Sometimes I forget that I need to close each tab separately, and I click the main “x” instead of the tab’s “x”. Sometimes I just get working too quickly and in my click-frenzy, I accidentally hit the “x”. Still other times I mean to click on the “three dot” button directly below the “x” which opens the Chrome menu bar (WHY can I not have a visible menu bar in Chrome!?) and because I’m using the track pad and not a mouse… there goes my browser.

Some may think that losing your entire browsing window by mistake isn’t that big of a deal. You can relaunch the browser and then reopen the last session or previous tabs. But I’ve noticed that Chrome is very fickle when it comes to reopening things you’ve closed — either by accident or on purpose. Sometimes if you click “reopen closed tab” a few times, it reopens every tab EXCEPT the one you wanted. And sometimes when you’ve lost the whole shebang of 27+ tabs, you click “reopen closed window”… and absolutely nothing happens.

There’s also the problem of losing your place. I’m often doing research, and so across 4 or 5 tabs, I’m more than likely scrolled down the pages quite a ways. Close and reopen that tab, and you’re right back to the top again.

I know, First World problems, but the fact is that ALL of these issues could be solved if Chrome just stopped being so belligerent and offered to warn you before you make a huge mistake, just like the other browsers already do.

Have As Many Visible Tool and Menu Bars As I Want

Why, why, WHY would I want to have FEWER options in my life? And more work? Because that’s what you’re getting when you hide away all the menus and buttons in a web browser.

This is perhaps what I’ve always liked best about Internet Explorer. With a simple right-click, I can add whatever menus I want to the toolbar.

When I started using Chrome, all it offered me was the bookmarks bar. The menu bar has been condensed into that three-dot button just below the “x” in the corner, and darn it, I just wish that all those options were always visible!

Quick thumbs up to Firefox, though, which did also let me add a menu bar.

Customize the Colour of Your Browser

Thankfully this is one you can already do in Chrome by adding extensions to enable a custom theme. (Firefox also has something similar, so this is the one time that Internet Explorer is the odd man out.) Now, I don’t like to add on a bunch of things that are likely to slow down my browser, but Chrome was so boring and ugly that I was willing to give themes a try. Now my Chrome is pink, and I couldn’t be happier about that!

Custom Page Zoom Button

This is yet another option Internet Explorer offers that the other two don’t, and why they don’t is beyond me. Firstly, both Chrome and Firefox have outright hidden the zoom function. Secondly, you’re limited to a preset zoom increment, which is surprisingly annoying and an actual hindrance if you’re someone like me who takes a lot of screen grabs and wants the best size and quality possible.

Internet Explorer has a zoom button right there in the bottom right-hand corner of the browser. Super easy to access, but most importantly, it also offers Custom Zoom.

Type in any number you want and IE will adjust the zoom for you. Is 125% too small but 150% is just a bit too big? No problem! Just type in 136, 141, 144, or anything in between, and you’re good to go.

This is something that has always perplexed me, both with web browsers, social media platforms, and programs. If you offer a function, why would you ever take it away? Every “upgrade” is, by definition, supposed to be better and give you more than you had before. Yet, time and time again, all I see is the loss of the most basic functions and options, resulting in less user-friendly environments.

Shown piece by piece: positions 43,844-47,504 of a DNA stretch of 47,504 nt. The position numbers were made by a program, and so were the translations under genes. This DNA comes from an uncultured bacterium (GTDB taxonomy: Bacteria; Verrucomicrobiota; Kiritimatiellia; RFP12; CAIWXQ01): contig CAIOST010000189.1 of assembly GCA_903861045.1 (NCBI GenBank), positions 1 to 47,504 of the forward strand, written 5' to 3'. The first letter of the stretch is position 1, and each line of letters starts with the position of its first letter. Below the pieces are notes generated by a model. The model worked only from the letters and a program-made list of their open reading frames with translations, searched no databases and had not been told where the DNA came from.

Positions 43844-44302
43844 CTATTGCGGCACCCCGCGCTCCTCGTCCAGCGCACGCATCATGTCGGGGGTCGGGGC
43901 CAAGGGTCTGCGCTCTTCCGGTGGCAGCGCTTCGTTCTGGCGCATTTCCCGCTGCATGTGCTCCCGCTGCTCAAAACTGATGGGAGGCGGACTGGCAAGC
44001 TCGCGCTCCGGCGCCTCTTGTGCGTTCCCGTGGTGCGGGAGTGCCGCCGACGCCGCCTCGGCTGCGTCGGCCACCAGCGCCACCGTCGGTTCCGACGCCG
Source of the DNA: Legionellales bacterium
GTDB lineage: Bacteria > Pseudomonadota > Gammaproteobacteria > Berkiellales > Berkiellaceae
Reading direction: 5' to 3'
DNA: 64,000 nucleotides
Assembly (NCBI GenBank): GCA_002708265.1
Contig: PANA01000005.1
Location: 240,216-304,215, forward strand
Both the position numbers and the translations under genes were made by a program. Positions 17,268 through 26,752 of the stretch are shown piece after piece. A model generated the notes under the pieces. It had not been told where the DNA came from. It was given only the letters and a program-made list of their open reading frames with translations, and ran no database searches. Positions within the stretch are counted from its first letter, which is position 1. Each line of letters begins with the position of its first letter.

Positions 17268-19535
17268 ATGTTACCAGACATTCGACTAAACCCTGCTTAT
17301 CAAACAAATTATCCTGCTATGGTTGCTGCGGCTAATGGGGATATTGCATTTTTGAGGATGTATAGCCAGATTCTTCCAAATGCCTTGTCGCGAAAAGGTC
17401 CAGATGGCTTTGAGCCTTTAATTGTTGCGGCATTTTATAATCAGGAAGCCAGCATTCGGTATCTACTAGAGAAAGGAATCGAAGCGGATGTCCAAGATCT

I discovered a perfect example of this while composing the post you’re currently reading. The underline button is now gone from the editing toolbar. It used to be hidden in the “Toolbar Toggle” button’s drop-down options, but now it’s just missing completely. I know, you can just use the keyboard shortcut Ctrl+U, which is what I’ve had to do in this post. BUT, the point is you shouldn’t HAVE to do that. Why take away such a basic button when you already did the work to have the engineers integrate it into your platform?

These are the things that keep me up at night. -_-

The Option to Do a Reverse Image Search

I’ll be honest — I couldn’t live without this function. And frankly, once I realized this option actually existed, it was what finally drove me away from my beloved Internet Explorer and wooed me into the forbidden arms of Google Chrome.

I’m a stickler for proper attributions when it comes to artwork, and one of my biggest pet peeves is when people 1) Post a painting without any attribution at all, or 2) They post it with the wrong attribution.

I have actually seen paintings with the artist misidentified… and the artist’s signature can be plainly seen and read in the picture! 

Any regular readers of my blog know that the first Sunday of every month, I publish a Scripture post — verses from the Bible paired with paintings. And at the end of every post, I list the painting attributions.

Artist, title and date info is not always available, but believe me when I say that I’m very serious about attributions — I will spend HOURS trying to find the correct information and details about a painting I want to post, either here on the blog, or on my @ArtistsOfBeauty Twitter page. It’s no joke. I put a lot of time, effort and work into everything I do, including properly attributing art that I’m using.

So being able to right-click any picture and go “search Google for image” is absolutely invaluable to me in my work. And it was the deal breaker when it came down to choosing what would be my primary browser.


What are some of the features and functions that you want to see in a web browser? Are you, like me, stuck using multiple browsers to do everything you want to do? Feel free to share in the comments below.

You know, maybe the ultimate web browser has already come and gone and most people don’t even know it…

Just give me back Netscape Navigator. Yeah. Now THAT was a web browser…

Note: I think I’d like to start promoting previous blog posts at the end of new ones. Maybe not all the time, but whenever I have a post that I feel could use some extra promotion and attention. My last blog post, Feeding or Fighting the Monster Within: The True Message of Mary Shelley’s ‘Frankenstein’, was pretty heavy reading. It’s a deep dive into a classic novel, with a very introspective look at the human psyche and why we do the things we do. I think it’s one of my best posts, so if you haven’t read it yet, I hope you’ll take the time to click over to it today.